These problems have led to some Badger fans grumbling about Bielema's job status. While athletic director Barry Alvarez didn't want to formally place the coach on the hot seat, his comments paint a different picture.
Speaking to Tom Dienhart of Rivals, Alvarez makes it clear Bielema isn't on the hot seat, unless he is.
"Is Bret on the hot seat?" Alvarez says. "I wouldn't say he's on the hot seat. What happens if he goes 7-6 again? I think it depends on how you go 7-6. If it's coaching mistakes, it's different than if you lose tough ball games. Guys are playing solid football."Like a lot of Badger fans, Alvarez seems frustrated with his team's failures in close games. He also pointed the finger at the sideline conduct of his coaches. Bielema got headlines last season for taking a horrible 15-yard penalty while arguing a call in the Michigan State loss.
"Every penalty [we get], there is a head coach and nine assistants attacking the officials," Alvarez says. "The officials don't want to hear it. You aren't doing yourself any good and you send the wrong message to your players to where they end up making excuses. You should be the voice and tell your other coaches to be quiet.Alvarez is quite a figure in Madison. After his tenure as head football coach, it stands to reason that he pulls a lot of weight with the fanbase. His criticism of Bielema's behavior will be welcome in many circles, and his non-committal vote of confidence leaves the door open for what could be an interesting season if things don't go well.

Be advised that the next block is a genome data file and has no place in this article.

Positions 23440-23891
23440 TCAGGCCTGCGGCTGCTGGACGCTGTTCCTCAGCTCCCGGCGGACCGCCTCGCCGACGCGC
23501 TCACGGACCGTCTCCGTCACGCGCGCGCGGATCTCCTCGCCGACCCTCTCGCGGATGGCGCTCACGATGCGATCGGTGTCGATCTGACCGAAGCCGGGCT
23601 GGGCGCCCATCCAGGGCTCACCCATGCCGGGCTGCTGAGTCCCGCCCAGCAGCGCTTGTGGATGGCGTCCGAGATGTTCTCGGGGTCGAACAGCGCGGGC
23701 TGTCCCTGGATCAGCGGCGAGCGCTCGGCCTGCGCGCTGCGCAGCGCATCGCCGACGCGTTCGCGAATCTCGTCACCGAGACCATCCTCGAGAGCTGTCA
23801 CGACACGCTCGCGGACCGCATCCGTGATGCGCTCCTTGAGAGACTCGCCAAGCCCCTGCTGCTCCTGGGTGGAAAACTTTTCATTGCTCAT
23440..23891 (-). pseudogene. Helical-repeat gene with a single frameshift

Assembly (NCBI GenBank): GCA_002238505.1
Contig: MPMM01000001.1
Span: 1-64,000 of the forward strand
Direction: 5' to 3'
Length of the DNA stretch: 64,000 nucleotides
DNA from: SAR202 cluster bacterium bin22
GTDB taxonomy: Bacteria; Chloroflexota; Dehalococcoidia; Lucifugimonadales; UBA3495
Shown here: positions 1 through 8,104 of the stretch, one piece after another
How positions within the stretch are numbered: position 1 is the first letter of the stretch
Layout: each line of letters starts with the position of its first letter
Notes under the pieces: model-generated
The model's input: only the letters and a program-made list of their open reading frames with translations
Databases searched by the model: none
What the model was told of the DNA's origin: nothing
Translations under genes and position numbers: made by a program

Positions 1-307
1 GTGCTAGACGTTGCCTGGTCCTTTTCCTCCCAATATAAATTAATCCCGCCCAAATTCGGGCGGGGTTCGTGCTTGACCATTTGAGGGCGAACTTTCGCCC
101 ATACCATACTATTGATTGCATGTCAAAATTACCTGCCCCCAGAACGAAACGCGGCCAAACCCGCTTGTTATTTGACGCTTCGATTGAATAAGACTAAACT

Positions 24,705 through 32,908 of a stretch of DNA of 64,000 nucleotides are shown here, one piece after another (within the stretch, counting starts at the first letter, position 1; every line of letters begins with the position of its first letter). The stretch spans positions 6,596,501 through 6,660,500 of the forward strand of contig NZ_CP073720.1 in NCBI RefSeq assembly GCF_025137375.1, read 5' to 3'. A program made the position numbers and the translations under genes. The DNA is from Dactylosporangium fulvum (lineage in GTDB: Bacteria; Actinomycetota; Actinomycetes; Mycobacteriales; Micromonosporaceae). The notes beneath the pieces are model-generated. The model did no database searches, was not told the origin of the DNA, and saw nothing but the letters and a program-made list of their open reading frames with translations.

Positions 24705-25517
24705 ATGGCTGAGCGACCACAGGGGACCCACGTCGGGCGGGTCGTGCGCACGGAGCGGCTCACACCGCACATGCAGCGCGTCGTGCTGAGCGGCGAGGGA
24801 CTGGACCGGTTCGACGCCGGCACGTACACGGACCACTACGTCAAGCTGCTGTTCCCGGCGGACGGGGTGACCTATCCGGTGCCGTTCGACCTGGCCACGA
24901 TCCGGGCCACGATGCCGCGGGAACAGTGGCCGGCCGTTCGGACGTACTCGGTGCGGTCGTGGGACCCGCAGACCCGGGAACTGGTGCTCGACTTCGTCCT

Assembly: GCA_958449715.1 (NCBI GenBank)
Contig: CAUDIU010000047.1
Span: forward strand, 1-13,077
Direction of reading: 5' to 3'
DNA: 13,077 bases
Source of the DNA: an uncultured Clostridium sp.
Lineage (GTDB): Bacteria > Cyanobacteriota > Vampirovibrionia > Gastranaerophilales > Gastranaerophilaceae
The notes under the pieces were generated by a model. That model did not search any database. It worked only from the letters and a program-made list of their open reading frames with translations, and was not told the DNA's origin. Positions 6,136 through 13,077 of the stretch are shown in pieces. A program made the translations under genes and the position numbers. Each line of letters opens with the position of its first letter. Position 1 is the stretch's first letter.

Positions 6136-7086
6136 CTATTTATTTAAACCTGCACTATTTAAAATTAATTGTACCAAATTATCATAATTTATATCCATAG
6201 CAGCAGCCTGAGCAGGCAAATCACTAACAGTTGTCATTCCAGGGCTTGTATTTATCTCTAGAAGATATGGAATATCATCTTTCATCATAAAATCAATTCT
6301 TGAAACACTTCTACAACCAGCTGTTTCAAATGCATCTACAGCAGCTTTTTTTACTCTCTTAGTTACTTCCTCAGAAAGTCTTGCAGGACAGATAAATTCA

"There are different ways to talk to officials and get to officials, but it isn't berating them every call. I told Bret I never had seen so many huddles with officials in my life than you had your last year or two. It is going to come back to haunt you, and I think he got much better about it."
Wisconsin starts the Big Ten season with road trips to Minnesota and Ohio State, followed by a home date against Iowa. That's hardly the best way to get going when you're facing a lot of pressure to perform.